irijunctio.D,Oil the strength of a decision by the circuit court for the district of Massachusetts (64 Fed. 782) sustaining the patent. 77 Fed. 976. From the order granting said injunction the defendants have appealed. Arthur E. Dowell, for appellants. Louis W. Southgate, for appellee. , Before ACHESON and DALLAS, Circuit Judges, and BUFFINGTON, District Judge. AOHESON, Circuit Judge. The interlocutory order granting an injunction, which is the subject-matter of this appeal, was based altogether upon the adjudication on the patent in suit by the United States circuit court for the district of Massachusetts in the case of Manufacturing 00. v. Marden, 64 Fed. 782; the court below declining to consider any question involving the regularity and validity of that adjudication. The learned judge below in his opinion said:
"So long as the decree of the circuit court of the district of Massachusetts stands unrevoked and unmodified, the comity which exists between federal courts justifies this court, upon an application of this kind, in accepting its conclusions." 77 Fed. 976.
Now, pending this appeal,-on March 9, 1897,-the United States circuit court of appeals for the First circuit reversed the decree of the circuit court for the district of Massachusetts, and directed the' dismissal of the bill of complaint there. The decree of the court of appeals, as 'appears from a duly-certified copy filed in this court, is in the words following:
"The petition for a rehearing is granted, and, having been fully heard, the judgment heretofore entered is vacated, the decree of the circuit court is reversed, and the case is remanded to that court, with directions to dismiss the bill because of accord and satisfaction, and without costs to either party in either court."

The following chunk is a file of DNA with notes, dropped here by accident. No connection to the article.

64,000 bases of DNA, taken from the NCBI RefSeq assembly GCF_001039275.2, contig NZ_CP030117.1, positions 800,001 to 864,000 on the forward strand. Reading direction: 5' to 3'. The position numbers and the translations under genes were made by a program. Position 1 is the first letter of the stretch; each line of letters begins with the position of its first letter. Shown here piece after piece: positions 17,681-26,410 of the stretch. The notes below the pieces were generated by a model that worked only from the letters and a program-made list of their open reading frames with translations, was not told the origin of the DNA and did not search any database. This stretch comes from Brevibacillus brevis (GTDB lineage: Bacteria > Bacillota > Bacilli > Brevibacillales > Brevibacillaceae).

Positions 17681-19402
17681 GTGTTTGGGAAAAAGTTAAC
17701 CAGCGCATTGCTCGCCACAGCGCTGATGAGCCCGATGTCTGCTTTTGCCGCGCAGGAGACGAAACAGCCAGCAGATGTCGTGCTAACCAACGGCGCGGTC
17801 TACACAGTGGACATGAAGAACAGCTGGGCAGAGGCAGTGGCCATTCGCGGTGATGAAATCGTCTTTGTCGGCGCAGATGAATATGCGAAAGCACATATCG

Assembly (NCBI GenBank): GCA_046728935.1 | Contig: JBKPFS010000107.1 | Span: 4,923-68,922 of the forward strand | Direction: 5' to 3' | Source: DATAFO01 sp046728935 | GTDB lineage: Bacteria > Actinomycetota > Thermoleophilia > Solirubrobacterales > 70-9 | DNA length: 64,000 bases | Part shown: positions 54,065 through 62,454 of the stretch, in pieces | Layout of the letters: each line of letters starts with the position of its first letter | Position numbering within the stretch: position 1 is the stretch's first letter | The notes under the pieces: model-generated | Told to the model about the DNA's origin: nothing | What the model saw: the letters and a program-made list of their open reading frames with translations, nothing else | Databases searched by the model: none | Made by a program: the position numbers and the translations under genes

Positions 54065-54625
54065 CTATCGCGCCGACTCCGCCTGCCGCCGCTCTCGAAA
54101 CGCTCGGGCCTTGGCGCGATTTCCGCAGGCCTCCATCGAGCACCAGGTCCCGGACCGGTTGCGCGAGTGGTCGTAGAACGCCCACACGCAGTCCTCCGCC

This latter decree, while not decisive of the merits of the controversy, nevertheless deprives the adjudication of the circuit court of the district of·Massachusetts of the conclusive effect which the court below felt constrained to give to it; and, in view of the changed con· dition of the litigation touching this patent, we are of the opinion that the appellants should be relieved from preliminary injunction, It is therefore ordered and decreed that the injunction granted by the circuit court against the appellants be, and the same is, dissolved, with costs in this court to the appellants.
1.1. WARREN CO,
ROSENBLATT.1 May 14, 1897.)
(Circuit Court of Appeals, Seventh Circuit. No. 402. 1.
PATENTS-VALIDITY-CYCLE LUGGAGE CARRIERS.
The Allen, Sachtleben, and Walters patent, No. 444,642, for a luggage car. riel' for cycles, Is void for want of invention, and as involving merely a change in the form of an ordinary hand bag to fit the space hetween the arch, strut, and tie of a cycle. 1 Rehearing denied June 17, 1897. .
1. 1. WARREN CO. V. ROSENBLATT.
SAME-PRESUMPTION FROM GRANT OF PATENT.
The presumption of valldIty arising from the grant of a patent cannot control the judgment of the court when it is manifest there Is no invention.
Appeal from the Circuit Court of the United States for the Northern Dhrtrict of Illinois.